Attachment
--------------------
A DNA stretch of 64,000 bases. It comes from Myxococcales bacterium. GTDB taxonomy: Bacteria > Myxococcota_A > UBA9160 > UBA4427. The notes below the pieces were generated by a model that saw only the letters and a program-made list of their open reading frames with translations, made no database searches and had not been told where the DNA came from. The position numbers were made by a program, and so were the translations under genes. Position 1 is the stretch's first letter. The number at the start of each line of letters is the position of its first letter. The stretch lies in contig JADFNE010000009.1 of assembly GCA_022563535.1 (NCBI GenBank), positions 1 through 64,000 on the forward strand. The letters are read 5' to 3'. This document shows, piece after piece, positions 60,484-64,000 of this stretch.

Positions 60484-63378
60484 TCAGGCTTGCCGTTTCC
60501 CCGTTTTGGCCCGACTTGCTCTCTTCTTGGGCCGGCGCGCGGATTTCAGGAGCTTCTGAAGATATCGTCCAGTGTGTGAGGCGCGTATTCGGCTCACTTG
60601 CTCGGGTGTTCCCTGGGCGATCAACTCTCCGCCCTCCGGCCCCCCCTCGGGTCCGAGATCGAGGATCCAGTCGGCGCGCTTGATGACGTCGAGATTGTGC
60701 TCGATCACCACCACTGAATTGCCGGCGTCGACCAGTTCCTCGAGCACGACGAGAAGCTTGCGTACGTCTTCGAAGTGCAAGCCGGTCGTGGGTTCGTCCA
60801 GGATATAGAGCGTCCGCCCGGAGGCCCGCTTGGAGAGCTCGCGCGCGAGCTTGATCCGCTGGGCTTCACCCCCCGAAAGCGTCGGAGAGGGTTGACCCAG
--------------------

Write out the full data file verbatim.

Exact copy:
A DNA stretch of 64,000 bases. It comes from Myxococcales bacterium. GTDB taxonomy: Bacteria > Myxococcota_A > UBA9160 > UBA4427. The notes below the pieces were generated by a model that saw only the letters and a program-made list of their open reading frames with translations, made no database searches and had not been told where the DNA came from. The position numbers were made by a program, and so were the translations under genes. Position 1 is the stretch's first letter. The number at the start of each line of letters is the position of its first letter. The stretch lies in contig JADFNE010000009.1 of assembly GCA_022563535.1 (NCBI GenBank), positions 1 through 64,000 on the forward strand. The letters are read 5' to 3'. This document shows, piece after piece, positions 60,484-64,000 of this stretch.

Positions 60484-63378
60484 TCAGGCTTGCCGTTTCC
60501 CCGTTTTGGCCCGACTTGCTCTCTTCTTGGGCCGGCGCGCGGATTTCAGGAGCTTCTGAAGATATCGTCCAGTGTGTGAGGCGCGTATTCGGCTCACTTG
60601 CTCGGGTGTTCCCTGGGCGATCAACTCTCCGCCCTCCGGCCCCCCCTCGGGTCCGAGATCGAGGATCCAGTCGGCGCGCTTGATGACGTCGAGATTGTGC
60701 TCGATCACCACCACTGAATTGCCGGCGTCGACCAGTTCCTCGAGCACGACGAGAAGCTTGCGTACGTCTTCGAAGTGCAAGCCGGTCGTGGGTTCGTCCA
60801 GGATATAGAGCGTCCGCCCGGAGGCCCGCTTGGAGAGCTCGCGCGCGAGCTTGATCCGCTGGGCTTCACCCCCCGAAAGCGTCGGAGAGGGTTGACCCAG